Stay in the loop! Subscribe to our mailing list
The seminar Making a difference - Partnerships in Education, held in Brussels 10 June, provided a platform for sharing achievements, learning outcomes and transferring best practices of the EEA and Norway Grants-Scholarships, emerging in the programme over the last years. The EEA and Norway Grants aim to reduce social and economic disparities in Europe and to strengthen bilateral relations between the donor and beneficiary countries, where the Scholarship programme seeks to remove obstacles to educational mobility, support students to acquire new skills and strengthen future employability. Organised by the Norwegian Centre for International Cooperation in Education (SIU), together with the Icelandic Centre for Research (RANNIS) and the Liechtenstein National Agency for International Education Affairs (AIBA), the event brought together stakeholders from higher education, the EU Commission and project leaders representing donor and beneficiary counties - to take a retrospective look at the present period and lead engaged discussions on future directions for the upcoming generation of the programme.
At the seminar, the 11 beneficiary countries presented their programmes and shared results of the partnering efforts, international cooperation, and exchanges between higher education institutions. Projects were all approaching or exceeding targets, exchanges took place at all levels, Bachelor, Master, PhD and staff - with very positive results on outgoing staff and student mobility, although the incoming number of students from donor countries still lacking behind. Much has been achieved, and especially the many cooperation projects on all levels lay the foundations for future cooperation. In all there are 800 projects, many on secondary school level and VET, and 2000 mobilities. 150 Donor state institutions and 350 institutions from Beneficiary states have been involved. Discussions emphasized the value of going beyond ‘Grants’ to forge closer ties, long lasting bilateral relations and importantly mutual learning and benefits, being at the heart of the research and scholarships programme. Grants were viewed as a clear compliment to EU level initiatives, such as Erasmus+, but to also offer a springboard for new initiatives, flexibility and innovation in project approaches.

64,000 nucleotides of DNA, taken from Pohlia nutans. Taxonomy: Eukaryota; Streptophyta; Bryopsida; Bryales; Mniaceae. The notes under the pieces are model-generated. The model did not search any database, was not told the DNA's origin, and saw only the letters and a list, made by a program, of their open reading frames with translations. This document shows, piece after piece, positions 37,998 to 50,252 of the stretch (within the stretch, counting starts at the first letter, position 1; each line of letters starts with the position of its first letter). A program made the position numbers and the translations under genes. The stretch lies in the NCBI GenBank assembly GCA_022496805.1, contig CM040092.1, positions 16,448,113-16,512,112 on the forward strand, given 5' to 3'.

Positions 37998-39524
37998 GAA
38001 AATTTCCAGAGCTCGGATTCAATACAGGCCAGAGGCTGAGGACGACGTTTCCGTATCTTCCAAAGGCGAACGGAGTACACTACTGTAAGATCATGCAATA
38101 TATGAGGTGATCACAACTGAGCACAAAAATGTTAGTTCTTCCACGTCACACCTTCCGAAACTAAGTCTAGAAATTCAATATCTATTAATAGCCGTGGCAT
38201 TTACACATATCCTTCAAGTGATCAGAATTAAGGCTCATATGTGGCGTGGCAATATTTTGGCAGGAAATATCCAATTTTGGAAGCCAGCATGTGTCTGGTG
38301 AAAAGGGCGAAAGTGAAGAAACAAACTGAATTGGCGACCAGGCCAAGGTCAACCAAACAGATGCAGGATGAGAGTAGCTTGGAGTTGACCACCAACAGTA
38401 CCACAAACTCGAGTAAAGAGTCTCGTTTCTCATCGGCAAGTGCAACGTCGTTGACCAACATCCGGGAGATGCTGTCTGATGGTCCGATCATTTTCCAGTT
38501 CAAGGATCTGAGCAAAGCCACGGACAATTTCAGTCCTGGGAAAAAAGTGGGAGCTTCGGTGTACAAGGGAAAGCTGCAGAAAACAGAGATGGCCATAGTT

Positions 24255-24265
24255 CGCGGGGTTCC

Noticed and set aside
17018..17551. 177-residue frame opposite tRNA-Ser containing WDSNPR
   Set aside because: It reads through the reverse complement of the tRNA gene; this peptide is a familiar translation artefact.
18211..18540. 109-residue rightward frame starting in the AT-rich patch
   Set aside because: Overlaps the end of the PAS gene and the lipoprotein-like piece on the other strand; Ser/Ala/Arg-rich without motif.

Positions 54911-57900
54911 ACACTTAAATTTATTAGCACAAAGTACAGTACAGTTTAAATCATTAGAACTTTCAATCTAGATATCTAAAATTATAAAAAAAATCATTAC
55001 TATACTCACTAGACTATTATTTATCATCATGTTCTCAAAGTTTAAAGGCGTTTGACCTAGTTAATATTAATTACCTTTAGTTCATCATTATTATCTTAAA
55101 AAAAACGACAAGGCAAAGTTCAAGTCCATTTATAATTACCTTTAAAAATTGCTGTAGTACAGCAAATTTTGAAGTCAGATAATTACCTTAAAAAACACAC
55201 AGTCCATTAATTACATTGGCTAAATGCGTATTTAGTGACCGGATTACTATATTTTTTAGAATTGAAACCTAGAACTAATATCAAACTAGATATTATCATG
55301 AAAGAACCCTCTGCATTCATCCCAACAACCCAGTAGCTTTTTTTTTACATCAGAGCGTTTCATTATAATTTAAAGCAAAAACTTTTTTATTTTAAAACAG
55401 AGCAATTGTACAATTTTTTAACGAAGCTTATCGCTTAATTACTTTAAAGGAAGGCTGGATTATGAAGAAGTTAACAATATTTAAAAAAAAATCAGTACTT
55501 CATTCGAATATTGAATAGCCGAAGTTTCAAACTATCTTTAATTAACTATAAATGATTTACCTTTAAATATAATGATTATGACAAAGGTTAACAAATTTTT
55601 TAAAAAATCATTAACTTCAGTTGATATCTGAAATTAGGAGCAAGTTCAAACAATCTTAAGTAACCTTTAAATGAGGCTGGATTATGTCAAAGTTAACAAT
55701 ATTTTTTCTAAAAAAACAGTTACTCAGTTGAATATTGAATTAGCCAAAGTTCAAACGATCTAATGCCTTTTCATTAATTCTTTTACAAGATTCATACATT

Looking forward the draft ‘Blue Book’, outlining priorities and programme areas for the period 2014-2021, is open for public consultation until 8 July and once MOU’s are signed, the new programme-work can commence. The revised name of the programme area “Education, Scholarships, Apprenticeships and Youth Entrepreneurship”, now reflects added policy concerns and a need to focus on specific challenges. New areas of support include issues as enhancing quality and relevance of education at all levels, promotion of skills for job potential, sharing innovative solutions for inspiring young people to study. An opening up for cooperation with other EEA countries beyond the donor/beneficiary framework, and a move to combining different areas of the programme will be contained in the new period. After 20 years, the programme draws to a close in Spain.
Raising the value of VET, smooth and reduced bureaucratic functioning of the programme to support a focus on goals, extend partnerships beyond the education sector, a call for more innovation in education, research that links to the world - were topics seen as central to achieving institutions of the future.